Development and Validation of a Spatial Parallel of the California Verbal Learning Test Using Detoxified Long-Term Alcoholics

Date of Award


Degree Type


Degree Name

Doctor of Philosophy (PhD)



First Advisor

Andrew L. Dickson

Advisor Department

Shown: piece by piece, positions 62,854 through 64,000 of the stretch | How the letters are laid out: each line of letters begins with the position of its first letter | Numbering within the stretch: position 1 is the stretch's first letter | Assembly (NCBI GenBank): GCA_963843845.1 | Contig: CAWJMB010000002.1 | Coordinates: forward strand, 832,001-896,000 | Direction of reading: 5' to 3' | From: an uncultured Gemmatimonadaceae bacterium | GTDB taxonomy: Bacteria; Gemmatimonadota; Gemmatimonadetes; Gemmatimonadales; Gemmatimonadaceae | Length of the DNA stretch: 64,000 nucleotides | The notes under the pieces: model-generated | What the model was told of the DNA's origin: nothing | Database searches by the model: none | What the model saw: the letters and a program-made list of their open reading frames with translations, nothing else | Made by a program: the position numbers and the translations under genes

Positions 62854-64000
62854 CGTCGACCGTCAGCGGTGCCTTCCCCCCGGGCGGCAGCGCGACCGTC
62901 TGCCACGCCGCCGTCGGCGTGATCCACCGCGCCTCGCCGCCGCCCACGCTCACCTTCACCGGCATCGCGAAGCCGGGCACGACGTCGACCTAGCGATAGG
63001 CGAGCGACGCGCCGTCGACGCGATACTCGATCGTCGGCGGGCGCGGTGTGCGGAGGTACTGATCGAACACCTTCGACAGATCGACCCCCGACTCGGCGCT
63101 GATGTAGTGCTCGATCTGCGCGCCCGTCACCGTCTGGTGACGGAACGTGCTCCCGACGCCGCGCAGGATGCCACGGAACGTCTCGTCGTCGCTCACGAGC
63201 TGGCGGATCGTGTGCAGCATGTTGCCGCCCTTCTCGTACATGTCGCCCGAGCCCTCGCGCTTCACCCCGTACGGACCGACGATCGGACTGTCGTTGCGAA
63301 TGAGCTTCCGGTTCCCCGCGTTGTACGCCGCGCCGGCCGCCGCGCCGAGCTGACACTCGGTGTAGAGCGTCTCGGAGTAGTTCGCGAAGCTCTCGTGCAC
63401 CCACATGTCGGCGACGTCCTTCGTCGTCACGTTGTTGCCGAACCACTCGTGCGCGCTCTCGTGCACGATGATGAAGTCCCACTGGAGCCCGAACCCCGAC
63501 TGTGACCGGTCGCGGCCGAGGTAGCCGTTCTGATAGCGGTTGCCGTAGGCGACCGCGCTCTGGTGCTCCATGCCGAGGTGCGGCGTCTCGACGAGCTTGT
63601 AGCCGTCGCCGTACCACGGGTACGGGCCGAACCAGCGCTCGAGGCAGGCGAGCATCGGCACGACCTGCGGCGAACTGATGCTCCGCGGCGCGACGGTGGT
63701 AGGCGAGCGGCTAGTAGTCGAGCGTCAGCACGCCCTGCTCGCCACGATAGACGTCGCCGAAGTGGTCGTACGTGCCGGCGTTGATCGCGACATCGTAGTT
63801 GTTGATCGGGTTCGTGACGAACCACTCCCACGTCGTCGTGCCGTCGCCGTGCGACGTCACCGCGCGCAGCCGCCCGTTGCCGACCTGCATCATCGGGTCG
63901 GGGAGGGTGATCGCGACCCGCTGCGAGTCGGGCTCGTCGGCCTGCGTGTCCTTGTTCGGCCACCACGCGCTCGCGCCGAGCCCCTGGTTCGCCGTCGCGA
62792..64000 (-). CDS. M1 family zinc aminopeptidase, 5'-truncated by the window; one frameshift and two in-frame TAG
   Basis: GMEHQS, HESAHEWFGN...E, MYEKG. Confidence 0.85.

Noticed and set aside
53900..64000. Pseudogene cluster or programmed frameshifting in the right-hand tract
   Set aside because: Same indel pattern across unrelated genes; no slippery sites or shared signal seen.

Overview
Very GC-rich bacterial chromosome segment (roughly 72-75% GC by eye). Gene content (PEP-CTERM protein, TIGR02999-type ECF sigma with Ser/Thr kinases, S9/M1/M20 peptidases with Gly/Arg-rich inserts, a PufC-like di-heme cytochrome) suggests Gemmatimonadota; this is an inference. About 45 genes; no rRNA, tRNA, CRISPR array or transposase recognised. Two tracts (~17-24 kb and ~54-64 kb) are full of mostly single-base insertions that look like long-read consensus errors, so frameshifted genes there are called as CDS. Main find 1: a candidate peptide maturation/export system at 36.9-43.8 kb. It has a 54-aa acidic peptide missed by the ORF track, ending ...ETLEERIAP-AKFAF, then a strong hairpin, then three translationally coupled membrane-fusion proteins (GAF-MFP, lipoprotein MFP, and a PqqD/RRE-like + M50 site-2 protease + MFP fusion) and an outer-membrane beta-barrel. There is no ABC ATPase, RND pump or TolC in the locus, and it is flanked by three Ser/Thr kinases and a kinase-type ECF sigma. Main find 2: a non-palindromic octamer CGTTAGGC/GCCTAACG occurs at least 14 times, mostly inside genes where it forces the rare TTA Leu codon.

The purpose of this study was to develop a clinical test of spatial memory that models the list-learning paradigm of the California Verbal Learning Test (CVLT). The CVLT is a test of recall for serially presented words across multiple acquisition trials, and delayed recall and recognition. Despite its popularity, few tests of non-verbal memory have been developed that model this paradigm. Drawing on the approaches of previous spatial memory tests such as the 7/24 Spatial Recall Test and the Visual Spatial Learning Test, a new test of spatial memory was developed to parallel the format of the CVLT and generate analogous dependent variables. This new spatial learning test (SLT) assesses recall for the location of serially presented stimuli in a fixed array of randomly placed targets. In a pilot phase, three prototypes of the SLT (8-item, 12-item, and 16-item) were administered to six student volunteers each, along with the CVLT. The 12-item SLT most closely approximated the difficulty of the CVLT, and was administered to an additional 20 student volunteers to assess potential floor and ceiling effects. No such effects were noted, and the SLT generated score distributions similar to those of the CVLT. Formal validation of the SLT was sought by administering it, along with a brief battery of other tests, to 25 detoxified long-term alcoholics (a population associated with mild memory impairment) and 25 non-alcoholic community volunteers matched for age, education, and socioeconomic status. Clinical participants were recruited from a residential substance abuse facility ( n = 16), and an inpatient substance abuse unit at a state hospital (n = 9). Participants were administered the SLT, CVLT, Rey-Osterrieth Complex Figure Test (a test of figural memory), along with verbal and spatial attention tests. Clinical participants scored significantly lower on the SLT and CVLT than controls, with no significant differences between the tests, on four primary indices of acquisition, delayed recall, and delayed recognition. The results that the SLT is a valid test of memory. Correlations among the SLT, CVLT, and other measures provided equivocal evidence that the SLT is a modality-specific test of spatial memory.